Paul Krugman is beginning to wax Smithian. Via Mark Thoma
How goes the state of the union? Well, the state of the economy remains terrible. … But there are reasons to think that we’re finally on the (slow) road to better times. And we wouldn’t be on that road if Mr. Obama had given in to Republican demands that he slash spending, or the Federal Reserve had given in to Republican demands that it tighten money.
Why am I letting a bit of optimism break through the clouds? Recent economic data have been a bit better… More important, there’s evidence that the two great problems at the root of our slump — the housing bust and excessive private debt — are finally easing. …
A couple of things.
This would actually be a great issue over which to flush out the relevant narrative. Paul sees housing prices and private debt overhang as the driving concern.
I tend to think that housing prices per se, don’t matter, land prices do and that the private debt overhang is not necessarily a big deal.
If we lived in a world without capital it would be. The only way to get the economy going again would be for natural borrowers to be able to meet the savings demand of natural savers. That can only happen if the debt overhang is reduced.
However, in a world with capital this need not be the case. Natural savers can switch from funding the consumption of natural borrowers to funding the capital investment. In an environment of stable land prices and rising population this is almost a no brainer because structures last a really long time relative to recessions and increasing population means that eventually they will be needed.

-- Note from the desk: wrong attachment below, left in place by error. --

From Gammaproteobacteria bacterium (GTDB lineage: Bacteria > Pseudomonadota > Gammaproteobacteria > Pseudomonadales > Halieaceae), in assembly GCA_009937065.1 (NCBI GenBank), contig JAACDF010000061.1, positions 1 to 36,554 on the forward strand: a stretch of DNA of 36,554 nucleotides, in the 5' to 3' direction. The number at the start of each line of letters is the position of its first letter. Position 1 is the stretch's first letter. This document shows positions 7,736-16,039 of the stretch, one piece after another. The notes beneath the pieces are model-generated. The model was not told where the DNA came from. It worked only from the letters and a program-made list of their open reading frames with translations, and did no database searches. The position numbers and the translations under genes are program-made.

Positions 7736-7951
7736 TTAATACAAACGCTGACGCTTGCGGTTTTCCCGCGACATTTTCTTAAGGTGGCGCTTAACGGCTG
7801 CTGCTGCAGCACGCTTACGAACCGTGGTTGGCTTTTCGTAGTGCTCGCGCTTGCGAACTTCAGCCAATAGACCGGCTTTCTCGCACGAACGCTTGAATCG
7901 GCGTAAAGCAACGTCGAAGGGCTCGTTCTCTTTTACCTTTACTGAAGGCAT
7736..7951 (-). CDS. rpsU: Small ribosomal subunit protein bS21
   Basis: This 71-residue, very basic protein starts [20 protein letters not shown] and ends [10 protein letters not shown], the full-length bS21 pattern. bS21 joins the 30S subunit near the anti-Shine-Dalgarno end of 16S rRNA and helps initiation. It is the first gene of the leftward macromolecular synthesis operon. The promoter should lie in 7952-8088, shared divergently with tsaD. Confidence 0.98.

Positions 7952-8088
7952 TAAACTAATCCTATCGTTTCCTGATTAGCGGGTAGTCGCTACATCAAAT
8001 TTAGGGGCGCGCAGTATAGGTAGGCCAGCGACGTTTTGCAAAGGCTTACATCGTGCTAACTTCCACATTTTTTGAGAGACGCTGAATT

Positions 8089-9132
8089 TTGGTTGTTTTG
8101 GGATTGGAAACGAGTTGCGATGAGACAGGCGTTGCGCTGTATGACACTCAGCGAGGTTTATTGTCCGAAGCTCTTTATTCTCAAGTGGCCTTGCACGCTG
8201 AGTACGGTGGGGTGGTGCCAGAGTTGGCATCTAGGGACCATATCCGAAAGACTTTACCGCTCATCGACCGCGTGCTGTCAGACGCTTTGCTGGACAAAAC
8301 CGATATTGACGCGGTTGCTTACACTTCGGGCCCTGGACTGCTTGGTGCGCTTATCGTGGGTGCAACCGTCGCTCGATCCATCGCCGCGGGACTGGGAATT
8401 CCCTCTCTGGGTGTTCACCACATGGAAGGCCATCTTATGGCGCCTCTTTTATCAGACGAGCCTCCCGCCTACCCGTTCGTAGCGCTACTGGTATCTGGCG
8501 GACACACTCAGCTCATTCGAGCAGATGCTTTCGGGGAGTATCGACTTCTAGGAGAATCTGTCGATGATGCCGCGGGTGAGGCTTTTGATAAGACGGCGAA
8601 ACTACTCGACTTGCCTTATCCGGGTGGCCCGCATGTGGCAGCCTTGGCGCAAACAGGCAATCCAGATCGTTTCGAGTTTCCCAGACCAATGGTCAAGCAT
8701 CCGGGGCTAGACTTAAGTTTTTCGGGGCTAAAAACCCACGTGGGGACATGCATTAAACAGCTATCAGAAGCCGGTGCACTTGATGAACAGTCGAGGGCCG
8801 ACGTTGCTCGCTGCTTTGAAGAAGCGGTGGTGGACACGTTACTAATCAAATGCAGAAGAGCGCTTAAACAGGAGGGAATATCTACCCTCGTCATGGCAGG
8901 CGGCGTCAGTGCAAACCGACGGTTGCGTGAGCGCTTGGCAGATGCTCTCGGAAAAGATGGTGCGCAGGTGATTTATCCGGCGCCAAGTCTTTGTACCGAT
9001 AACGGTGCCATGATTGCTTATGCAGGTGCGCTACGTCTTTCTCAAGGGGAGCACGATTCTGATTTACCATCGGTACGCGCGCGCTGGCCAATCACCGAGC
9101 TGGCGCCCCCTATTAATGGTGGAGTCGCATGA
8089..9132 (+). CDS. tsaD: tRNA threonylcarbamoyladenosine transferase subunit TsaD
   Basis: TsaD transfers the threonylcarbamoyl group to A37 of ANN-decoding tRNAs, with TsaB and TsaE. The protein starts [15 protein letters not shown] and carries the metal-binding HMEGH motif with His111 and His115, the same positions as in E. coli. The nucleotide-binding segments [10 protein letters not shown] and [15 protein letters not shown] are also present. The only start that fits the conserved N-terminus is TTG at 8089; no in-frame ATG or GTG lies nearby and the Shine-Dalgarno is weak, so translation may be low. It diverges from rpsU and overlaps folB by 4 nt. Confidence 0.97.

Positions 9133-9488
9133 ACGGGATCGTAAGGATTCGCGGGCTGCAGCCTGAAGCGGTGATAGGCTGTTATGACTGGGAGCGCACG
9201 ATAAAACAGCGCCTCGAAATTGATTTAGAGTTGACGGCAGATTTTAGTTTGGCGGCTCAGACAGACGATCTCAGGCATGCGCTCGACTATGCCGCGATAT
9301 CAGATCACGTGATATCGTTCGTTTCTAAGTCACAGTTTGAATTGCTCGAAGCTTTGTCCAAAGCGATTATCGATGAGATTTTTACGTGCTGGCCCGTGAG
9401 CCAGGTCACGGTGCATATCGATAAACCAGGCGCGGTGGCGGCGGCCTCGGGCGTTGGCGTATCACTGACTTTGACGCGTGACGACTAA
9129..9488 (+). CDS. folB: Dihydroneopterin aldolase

If the carrying costs are zero or negative then building is no brainer. The problem is that buildings are attached to land and when land declines in value it upsets the collateral backing a potential loan. This effectively increases the risk premium and means that real interests rates have to be very low or even negative to fund construction.
In any case, what I wanted to touch on here was how fast the recovery can proceed. Most people are still saying years to full employment and that would be my guess, but it is worth noting that the speed limit on the economy is extremely high. Here for example is the closing of the output gap post 1983
From 7 percent to 1 percent in a little over a calendar year.
Now lets look at the output gap as it stands today
So following a similar path we could close the output gap almost completely by the end of this year.
Will that happen. Given the stance of the Federal Reserve so far, I doubt it. However, its important to note that this is a choice. The Fed is deciding that the costs to closing the gap by Q1 2013 outweigh the benefits.
It is clearly and fully within their power to do so and they have done so before.
I’ll follow up on a couple posts on why this is utterly realistic on the ground. As a preview, we have the office space, we have the factory capacity, we have the roadway capacity, we have the electrical power generation in place. We have the storefronts. We have the cranes. We have the bulldozers All the things we need for GDP to increase GDP by 10% over the next year are in existence.
And, – and this is important – we have actual physical counts of these things. We need not speculate. We know how bulldozers there are in America. We know how many square feet of office space are for lease.
The pretense of knowledge is a lot less pretense-full when you have a 1 Terabyte portable Hard Drive and GIS mapping software.